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Old 09-25-2011, 02:23 AM   #1
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Hello members! I need help with identifying this firearm. My friend has two 1911's that were passed down from his father (now deceased). I have read and done some research but I need additional info on the gun. It is some opinions that the gun should be left in the original condition and as it may be valuable as a collector piece I would like your opinions on the history and how to proceed with the gun (refinish etc. and Value). I am learning more about the 1911's from you guys and value your info, ecspecially you Cane! Any info would be appreciated. If you guys need more pics I can put those up as well.
It is stamped United States Property M1911A1 U.S. ARMY, the other side is stamped Remington Rand INC. Syracuse NY USA.
1911-001.jpg   1911-002.jpg  
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Old 09-25-2011, 02:46 AM   #2
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I don't know much about the vintage 1911's, other than to not modify them in any way. From my understanding, the original Rands can be worth a decent amount of money. If you're looking for a 1911 that you can modify and or customize, then sell that one, and buy a new production.

That's about all the info I have for you, others will be along shortly though.

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Old 09-25-2011, 02:54 AM   #3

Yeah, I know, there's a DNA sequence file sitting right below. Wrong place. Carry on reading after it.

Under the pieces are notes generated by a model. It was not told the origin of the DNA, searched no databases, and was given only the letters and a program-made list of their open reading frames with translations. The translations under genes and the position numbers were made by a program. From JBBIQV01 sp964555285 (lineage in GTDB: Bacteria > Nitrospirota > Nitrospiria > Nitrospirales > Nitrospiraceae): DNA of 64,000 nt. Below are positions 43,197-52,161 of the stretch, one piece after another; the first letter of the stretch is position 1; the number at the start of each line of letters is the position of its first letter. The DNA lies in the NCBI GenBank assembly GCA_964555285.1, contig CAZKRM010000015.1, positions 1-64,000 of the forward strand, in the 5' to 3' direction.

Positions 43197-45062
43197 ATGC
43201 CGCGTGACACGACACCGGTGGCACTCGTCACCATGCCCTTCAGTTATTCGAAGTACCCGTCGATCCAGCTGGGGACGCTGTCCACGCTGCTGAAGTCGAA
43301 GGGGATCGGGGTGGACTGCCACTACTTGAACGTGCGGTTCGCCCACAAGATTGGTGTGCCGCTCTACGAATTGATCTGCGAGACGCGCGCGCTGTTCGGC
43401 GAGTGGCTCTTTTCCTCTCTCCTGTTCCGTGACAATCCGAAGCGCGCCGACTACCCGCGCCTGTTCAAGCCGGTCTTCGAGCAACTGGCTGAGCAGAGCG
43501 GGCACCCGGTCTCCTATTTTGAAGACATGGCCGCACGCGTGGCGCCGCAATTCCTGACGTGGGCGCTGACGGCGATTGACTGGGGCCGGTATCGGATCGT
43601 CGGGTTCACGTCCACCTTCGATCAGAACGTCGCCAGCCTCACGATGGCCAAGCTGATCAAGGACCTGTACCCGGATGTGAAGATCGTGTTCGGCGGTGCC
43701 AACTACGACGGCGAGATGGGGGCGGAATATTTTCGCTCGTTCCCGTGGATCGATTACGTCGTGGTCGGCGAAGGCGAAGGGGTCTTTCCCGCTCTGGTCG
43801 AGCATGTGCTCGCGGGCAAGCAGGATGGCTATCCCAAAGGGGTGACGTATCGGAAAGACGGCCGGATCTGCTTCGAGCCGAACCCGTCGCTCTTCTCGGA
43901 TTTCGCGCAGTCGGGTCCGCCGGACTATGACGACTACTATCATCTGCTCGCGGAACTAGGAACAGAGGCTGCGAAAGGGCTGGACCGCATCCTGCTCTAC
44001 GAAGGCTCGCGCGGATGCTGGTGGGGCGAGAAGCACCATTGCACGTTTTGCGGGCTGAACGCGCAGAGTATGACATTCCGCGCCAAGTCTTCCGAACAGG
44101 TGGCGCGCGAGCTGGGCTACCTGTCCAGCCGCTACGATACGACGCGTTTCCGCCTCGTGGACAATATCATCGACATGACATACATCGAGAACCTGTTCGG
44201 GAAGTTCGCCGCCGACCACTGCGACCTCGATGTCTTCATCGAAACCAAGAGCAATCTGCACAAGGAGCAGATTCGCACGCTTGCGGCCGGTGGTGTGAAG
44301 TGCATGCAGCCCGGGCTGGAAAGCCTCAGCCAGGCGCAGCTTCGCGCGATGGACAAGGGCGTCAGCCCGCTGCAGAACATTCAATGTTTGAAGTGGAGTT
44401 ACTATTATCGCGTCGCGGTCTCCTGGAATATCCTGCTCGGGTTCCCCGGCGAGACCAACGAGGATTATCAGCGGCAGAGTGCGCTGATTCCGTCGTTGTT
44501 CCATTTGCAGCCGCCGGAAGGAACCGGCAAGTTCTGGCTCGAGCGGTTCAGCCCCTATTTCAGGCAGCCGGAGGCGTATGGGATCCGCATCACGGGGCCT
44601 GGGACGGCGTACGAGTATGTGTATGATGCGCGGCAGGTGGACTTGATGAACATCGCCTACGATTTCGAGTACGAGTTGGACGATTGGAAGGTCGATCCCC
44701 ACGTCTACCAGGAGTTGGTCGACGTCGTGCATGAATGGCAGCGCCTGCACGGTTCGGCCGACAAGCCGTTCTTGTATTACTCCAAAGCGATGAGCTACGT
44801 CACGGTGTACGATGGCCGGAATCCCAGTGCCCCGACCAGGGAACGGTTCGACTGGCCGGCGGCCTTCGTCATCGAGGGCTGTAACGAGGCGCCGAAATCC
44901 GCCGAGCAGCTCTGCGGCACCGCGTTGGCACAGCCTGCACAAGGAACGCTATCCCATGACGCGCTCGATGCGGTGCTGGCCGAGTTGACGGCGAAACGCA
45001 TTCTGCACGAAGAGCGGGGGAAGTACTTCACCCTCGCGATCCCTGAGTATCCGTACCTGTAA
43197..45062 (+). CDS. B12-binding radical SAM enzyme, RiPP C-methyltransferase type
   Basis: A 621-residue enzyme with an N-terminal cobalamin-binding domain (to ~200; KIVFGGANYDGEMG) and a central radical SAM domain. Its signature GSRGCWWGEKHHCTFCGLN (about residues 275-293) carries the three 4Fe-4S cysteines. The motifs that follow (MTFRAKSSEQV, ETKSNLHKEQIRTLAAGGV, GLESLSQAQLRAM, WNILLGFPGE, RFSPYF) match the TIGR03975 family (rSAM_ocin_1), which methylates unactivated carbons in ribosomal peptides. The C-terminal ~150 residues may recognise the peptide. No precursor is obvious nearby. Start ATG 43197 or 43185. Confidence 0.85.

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Default Old Colt

Remington Rand was one of the subcontractors the US Govt. used to make 1911 during WWII. The Colt Co could not keep up with the need during the war and used several other subcontractors as well
4.Union Switch and Signal
8.North American Arms
9.Remington UMC

DO NOT change your relic in ANY way if you wish to maintain the collectors value of the pistol.
BTW, I think Remington was the 2nd largest producer so the value is less than if it were some of the others.
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Old 09-25-2011, 03:02 AM   #4
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PLEASE do NOTHING to that pistol, other than use a clean soft cloth and some light oil, and wipe it down. A check of COMPLETED auctions for Remington-Rand 1911A1s over at showed selling prices of about $1100 to $2000.

That means that was not the ASKING price, but the SELLING price.
What we have here is... failure- to communicate.
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Old 09-25-2011, 03:55 AM   #5
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without having very high quality close ups of all markings including stampings on the barrel its hard to tell but the wear on the slide and frame are consistant so its highly liekly its all original and a very valuable gun. refinishing or changing anything (except springs and you should keep the old ones in a baggie) will ruin any value. refinishing collector items like that brings a 2000$ gun to about a 250$ beater of no real value

that is not an improvement in any book.
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Old 09-28-2011, 03:49 AM   #6